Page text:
Figure 3.3: The stars in the constellation of Orion all look like they are at the same distance.  Turn the constellation through 90° and the stars are actually at different distances.

Calculating Distance from Parallax

Consider the star α Canis Major, also known as Sirius, the brightest star in the night sky.  Sirius has a parallax of 0.37921 arcseconds.

To calculate the distance, in terms of light-years, we use the equation introduced earlier:


d(parsec) = 1/p (arcsecond)


Distance = 1/0.37921 = 2.637 parsecs

To convert from parsecs into light-years this result must be multiplied by 3.26.


Distance to α Canis Major = 2.637 x 3.26 = 8.6 light-years


Apparent & Absolute Magnitude

Some stars appear very bright but are actually fainter stars that lie closer to us. Similarly, we can see stars that appear to be faint, but are intrinsically very bright ones lying far away from Earth. The Greek astronomer Hipparchus was the first to categorise stars visible to the naked eye according to their brightness. Around 120 BC, he invented six different brightness classes, called magnitudes, where the brightest stars were magnitude 1 and the faintest were categorised as magnitude 6. Today, astronomers use a revised version of Hipparchus's magnitude scheme called 'apparent magnitudes', as well as 'absolute magnitudes' to compare different stars.

Apparent Magnitude

The power radiated by a star is known as its luminosity. However, the apparent magnitude, m, is the power received by an observer on Earth. Since we now can see very faint stars using telescopes, the scale extends beyond the magnitude 6 that Hipparchus marked down as the faintest on his scale.



Figure 3.4: Apparent magnitude scale and observational limits

As you can see, the magnitude numbers are bigger for faint stars, and magnitudes are negative for very bright stars. Since the scale is logarithmic, a magnitude 1 star is 100 times brighter than a magnitude 6 star, i.e. the difference between each step on the scale is equal to a decrease in brightness of 2.512 and (2.512)5 = 100.

Absolute Magnitude

Comparing apparent magnitudes is a useful reference for astronomers, and these often appear next to stars on star maps. Apparent magnitude, however, does not tell us about the intrinsic properties of the star, so it is necessary to use the concept of absolute magnitude.

The absolute magnitude, M, of a star is defined as what the apparent magnitude of that star would be if it were placed exactly 10 parsecs away from the Sun. Most stars are much further away than this, so the absolute magnitude of stars is usually brighter than their apparent magnitudes.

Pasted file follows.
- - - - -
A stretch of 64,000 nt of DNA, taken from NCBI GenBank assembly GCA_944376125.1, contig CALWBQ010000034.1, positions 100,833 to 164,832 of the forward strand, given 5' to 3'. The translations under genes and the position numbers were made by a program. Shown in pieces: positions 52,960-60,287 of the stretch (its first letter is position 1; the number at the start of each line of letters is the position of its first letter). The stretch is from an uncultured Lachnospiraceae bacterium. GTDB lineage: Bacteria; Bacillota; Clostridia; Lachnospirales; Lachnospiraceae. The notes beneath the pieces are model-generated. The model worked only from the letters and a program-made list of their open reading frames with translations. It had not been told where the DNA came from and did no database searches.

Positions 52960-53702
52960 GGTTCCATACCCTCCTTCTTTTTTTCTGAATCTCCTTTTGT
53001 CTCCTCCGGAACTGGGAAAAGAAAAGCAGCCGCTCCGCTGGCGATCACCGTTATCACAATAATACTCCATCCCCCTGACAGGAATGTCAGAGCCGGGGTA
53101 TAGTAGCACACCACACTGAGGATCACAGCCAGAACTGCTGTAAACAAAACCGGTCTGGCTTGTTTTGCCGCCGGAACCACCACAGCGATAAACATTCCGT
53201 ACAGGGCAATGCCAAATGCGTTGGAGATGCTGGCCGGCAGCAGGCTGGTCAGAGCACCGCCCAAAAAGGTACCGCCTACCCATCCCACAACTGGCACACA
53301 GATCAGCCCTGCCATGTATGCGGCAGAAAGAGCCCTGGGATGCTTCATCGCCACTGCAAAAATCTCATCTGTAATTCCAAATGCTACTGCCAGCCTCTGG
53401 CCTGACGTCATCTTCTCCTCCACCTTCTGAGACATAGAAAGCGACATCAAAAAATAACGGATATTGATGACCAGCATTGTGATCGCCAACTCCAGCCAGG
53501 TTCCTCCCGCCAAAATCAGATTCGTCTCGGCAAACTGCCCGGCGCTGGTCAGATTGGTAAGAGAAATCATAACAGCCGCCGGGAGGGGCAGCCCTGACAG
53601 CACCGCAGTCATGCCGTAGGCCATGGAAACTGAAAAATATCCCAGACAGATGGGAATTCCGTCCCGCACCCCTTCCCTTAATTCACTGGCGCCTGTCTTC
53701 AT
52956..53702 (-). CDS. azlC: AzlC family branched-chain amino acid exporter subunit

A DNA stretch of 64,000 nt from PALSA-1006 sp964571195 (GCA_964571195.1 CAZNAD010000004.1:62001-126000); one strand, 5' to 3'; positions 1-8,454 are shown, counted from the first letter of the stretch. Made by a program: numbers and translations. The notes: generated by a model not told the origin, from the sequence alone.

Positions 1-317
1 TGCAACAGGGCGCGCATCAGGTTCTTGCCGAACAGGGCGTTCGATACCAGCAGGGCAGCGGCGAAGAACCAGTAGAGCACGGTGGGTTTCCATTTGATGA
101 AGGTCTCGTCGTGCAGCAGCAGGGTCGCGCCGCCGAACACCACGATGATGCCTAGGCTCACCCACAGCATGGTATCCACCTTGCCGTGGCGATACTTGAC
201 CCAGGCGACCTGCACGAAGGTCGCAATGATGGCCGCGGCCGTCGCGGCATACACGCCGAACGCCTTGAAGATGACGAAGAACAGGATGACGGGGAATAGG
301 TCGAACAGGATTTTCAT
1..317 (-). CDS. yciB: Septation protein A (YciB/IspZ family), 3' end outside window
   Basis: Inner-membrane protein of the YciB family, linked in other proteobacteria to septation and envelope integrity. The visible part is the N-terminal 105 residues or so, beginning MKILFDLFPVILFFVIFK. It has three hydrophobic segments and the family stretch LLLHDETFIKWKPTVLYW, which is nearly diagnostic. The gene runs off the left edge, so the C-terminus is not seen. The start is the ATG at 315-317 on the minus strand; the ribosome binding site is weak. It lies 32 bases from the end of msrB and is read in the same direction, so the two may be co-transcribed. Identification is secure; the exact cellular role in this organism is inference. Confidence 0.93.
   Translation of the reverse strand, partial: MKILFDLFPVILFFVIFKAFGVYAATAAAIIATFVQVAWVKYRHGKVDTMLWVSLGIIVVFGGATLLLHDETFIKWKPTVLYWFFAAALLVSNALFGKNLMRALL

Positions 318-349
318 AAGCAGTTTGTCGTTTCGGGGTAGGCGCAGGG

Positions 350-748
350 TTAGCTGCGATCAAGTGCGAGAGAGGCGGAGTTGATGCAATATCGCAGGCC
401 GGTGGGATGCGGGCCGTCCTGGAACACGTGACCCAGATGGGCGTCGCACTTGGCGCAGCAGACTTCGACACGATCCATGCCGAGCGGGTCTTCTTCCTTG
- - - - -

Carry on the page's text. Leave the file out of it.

To calculate the absolute magnitude for stars, we use the following equation:

M = m - 5 log (D/10)

The value m-M is known as the distance modulus and can be used to determine the distance to an object, often using the following equivalent form of the equation:


D = 10 (m-M+5)/5






mag. (m)

mag. (M)

α Canis Majoris Sirius




α Carinae Canopus




α Boötis Arcturus




α1 Cenaturi Rigel Kent




α Lyrae Vega




α Aurigae Capella




β Orionis Rigel




α Canis Minoris  Procyon




α Orionis Betelgeuse




α Eriadani Achernar





Table 3.2: Apparent and Absolute Magnitudes for the ten brightest stars on the night sky

Luminosity from Stellar Spectra

Scientists use spectroscopic parallax to estimate the luminosity of a star from its spectrum (the different wavelengths shown as a band of colours when a spectrograph splits the light from a star into its electromagnetic waves).

Be careful not to confuse spectroscopic parallax with the parallax we have been discussing earlier. Scientists use spectroscopic parallax to measure the distance to stars, by assuming that spectra from distant stars of a given type are the same as those from nearby stars of the same type.

They use the Hertzsprung-Russell diagram, which gives a place to each star according to the point it has reached in its lifecycle. This method enables scientists to estimate the luminosity of a star that is far away by comparing its spectrum to those of nearer stars.



Figure 3.5: Recreated stellar spectra by class (from top to bottom): O, B, A, F, G, K, M

Distances derived from Apparent Brightness and Luminosity

Once the luminosity of a star has been estimated, its distance can be determined by using its apparent brightness. To do this, we use the inverse square law, which states that a star's apparent brightness decreases with the square of its distance. For instance, if you take two stars of the same luminosity, they will differ in brightness by four times if one star is twice as far away as the other. To determine distance, we use the following equation:



Since the Sun is our nearest star, it is usually taken as the reference star.